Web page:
4. Written on the fly, forgive any typos or errors…

    I believe that 2002’s Prop 202, which ceded poker and all future forms of gambling (including fantasy sports) to the tribal leaders that crafted the initiative is not only unconstitutional, but may also have come about thru illegal conspiracy. The tribes in 2002 were facing a hostile State that was threatening not to renew gaming compacts in the wake of federal court decisions (2) that said States do NOT have to negotiate for Class III gaming compacts with tribes if they do not want them. Arizona never wanted tribal gaming, and certainly not the type of Class III gaming such as the most addictive, predatory gambling devices known to man: slots.

    It’s unconstitutional and illegal because:

    * There’s NO WAY the compact can be “negotiated” between the tribes and the State, as was the IGRA intent when written by Congress in 1988. There’s NO WAY the compact can be negotiated and executed between the Governor and the collective tribes as intended by the AZ State legislature.

    * Using the citizen’s initiative process to effectively “write their own compact” creates an “all or nothing” proposal, at best, an “initial offering”, subject to counter proposals and true “negotiation” on all the key points. Prop 202 did far more than “continue Indian Gaming in the face of a hostile state”. It added blackjack tables, it included exclusivity over poker (traditionally a Class II game), and all future forms of gambling. It privatized the “State” gaming department, and gave them a conflicted mission: Oversight of tribal gaming by a police force that is privately funded by the casinos they are tasked with overseeing. The AZ constitution says that a citizens initiative address but “one topic”. Prop 202 covers one topic “related to Indian Gaming”, about the same way as ANY initiative covers on topic “related to Arizona laws”. It’s ridiculous, especially when one realized the AZ Supreme Court has ruled the legislative salaries and per diems constitute two separate issues. It should be easy to extract the poison pill clause from the 2003 standard compact. A real no-brainer. The poison pill clause abrogates the State’s rights, it limits law makers ability to enact to gambling laws, or amend existing laws, without imploding the clause. That’s unconstitutional too.

    * The initiative process is reserved for registered Arizona voters. The tribes, as a government entity, cannot utilize the initiative process. Is it lawful for an Arizona citizen, such as the 16 tribal leaders who signed Prop 202 initiative in 2002, to conspire for a way around the STate’s prohibition on gambling, blackjack, slots, and even poker (yes, the ADG issued cease and desist orders to the tribes regarding their poker rooms in the late 90s, which the tribes dutifully ignored). The issue over poker was in active arbitration when Prop 202 passed! The tribes were really under the gun to get around the STate’s desire to end tribal gaming. Instead, the tribes masterfully played on a basic human flaw: a propensity for gambling, and by passing Prop 202 created the tribal oligopoly on all forms of gambling not regulated by 2002. HOW CAN PRIVATE CITIZENS propose direct legislation that benefits their group/class/race to the exclusion of all other voting state citizens? As the initiative process is reserved for voting state citizens, the tribes should, lawfully and constitutionally, waive any semblance of sovereign immunity from suit (certainly the tribal leaders can be sued, regardless). The tribes waive their “rational basis only” analysis for equal protection claims in this case, because no where in the initiative is this basis explained. This basis says “of course lawmakers will be creating special laws and agencies for Native American tribes. It’s unavoidable, due to the nature of their existence.” Here’s the kicker though… Arizona is home to about 350,000 Native American citizens. Prop 202 in 2002 passed by a mere 20K votes. To call those votes the Indian vote would be neither inappropriate nor inaccurate, in my opinion.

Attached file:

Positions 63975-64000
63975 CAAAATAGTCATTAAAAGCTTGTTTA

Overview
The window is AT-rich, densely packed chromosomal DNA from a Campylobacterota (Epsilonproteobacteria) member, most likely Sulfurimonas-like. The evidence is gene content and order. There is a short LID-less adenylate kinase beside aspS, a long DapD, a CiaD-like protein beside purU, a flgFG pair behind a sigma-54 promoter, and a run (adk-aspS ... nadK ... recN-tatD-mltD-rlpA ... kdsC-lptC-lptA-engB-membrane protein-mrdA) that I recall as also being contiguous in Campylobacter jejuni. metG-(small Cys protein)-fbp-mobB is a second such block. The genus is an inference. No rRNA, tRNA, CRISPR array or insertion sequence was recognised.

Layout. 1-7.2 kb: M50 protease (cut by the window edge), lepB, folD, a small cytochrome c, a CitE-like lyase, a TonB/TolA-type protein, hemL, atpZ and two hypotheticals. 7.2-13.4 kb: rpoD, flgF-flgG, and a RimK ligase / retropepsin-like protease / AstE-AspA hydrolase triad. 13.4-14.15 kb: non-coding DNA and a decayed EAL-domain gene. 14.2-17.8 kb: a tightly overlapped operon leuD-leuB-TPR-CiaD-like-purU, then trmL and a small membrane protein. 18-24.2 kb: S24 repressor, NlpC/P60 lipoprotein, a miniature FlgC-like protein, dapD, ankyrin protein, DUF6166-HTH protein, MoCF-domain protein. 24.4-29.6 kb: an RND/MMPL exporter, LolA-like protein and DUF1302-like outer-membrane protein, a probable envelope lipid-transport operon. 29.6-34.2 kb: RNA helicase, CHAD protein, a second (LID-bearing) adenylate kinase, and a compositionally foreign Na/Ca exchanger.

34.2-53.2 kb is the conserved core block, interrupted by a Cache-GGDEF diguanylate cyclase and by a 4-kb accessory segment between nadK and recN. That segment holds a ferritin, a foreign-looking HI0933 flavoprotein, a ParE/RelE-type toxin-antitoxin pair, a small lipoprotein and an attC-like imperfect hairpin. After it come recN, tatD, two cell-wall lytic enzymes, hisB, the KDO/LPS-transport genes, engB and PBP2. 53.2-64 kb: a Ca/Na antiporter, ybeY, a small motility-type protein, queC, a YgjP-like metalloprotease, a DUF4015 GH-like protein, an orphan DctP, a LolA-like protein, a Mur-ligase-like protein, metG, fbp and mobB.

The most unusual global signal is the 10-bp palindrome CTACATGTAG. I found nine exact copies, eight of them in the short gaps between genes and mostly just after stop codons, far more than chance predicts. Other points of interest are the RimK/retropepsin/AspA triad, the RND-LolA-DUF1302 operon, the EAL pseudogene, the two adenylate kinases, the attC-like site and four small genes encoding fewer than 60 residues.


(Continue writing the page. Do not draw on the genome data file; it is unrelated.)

But the gist of the matter is that the poison pill clause is unconstitutional, it’s a “second subject” without a doubt. It should be extracted from the passed initiative, which will pave the way for lawmakers to pass legislation to make daily fantasy sports, online casinos, online poker, brick and mortar cardrooms, etc. a reality for Arizona citizens.

    Interestingly, in a Freedom of Information Act request (and subsequent appeal based on the fiscal vs. calendar year language) in 2013 revealed that the collective tribes with poker rooms reported an aggregate revenue from their poker operations of a little over $30M in 2011. This means that the “voluntary tithe” made by the tribes to the euphemistically named “Arizona Benefits Fund” amount to about $1.3-1.7M in 2011. If Arizona, adjusted for population/market saturation, simply mirrored California’s cardroom framework (CA has had cardrooms since before Statehood and before tribal gaming), the State would see over $21M in GENERAL FUND revenue generated very quickly.

    Poker in particular is an industry that isn’t going away, and a quasi-state, conflicted, privatized gaming department continues to force poker underground, where the criminal element thrives. We’ve seen over a dozen gray market cardrooms prosecuted under ADG’s watchful eye in the past 10 years. Over 64 document cardrooms have come in gone in that span of time, and today few, if any, exist. And yet, the United States Chess Federation’s 116th US Open Chess Championship, with it’s $200 entry fee and $40K guaranteed cash prize pool projected to $50K with 500 entries, seriously! Gets a free pass from ADoG after they investigated it in 2015? Please. If chess tournaments can be conducted as amusement gambling, then so too, can poker tournaments. As federal judge Jack Weinstein’s 120 page opinion in the DiCristini case on Long Island tells us, “Poker players draw from an array of talents, including mathematics, human psychology, deception, acting, and more.” Poker has even been inducted into the international mind sports hall of fame (2010).

    Keep on the watch for “Real Poker LLC”… coming in the next 6-12 months.

    Because we CAN and SHOULD! 😀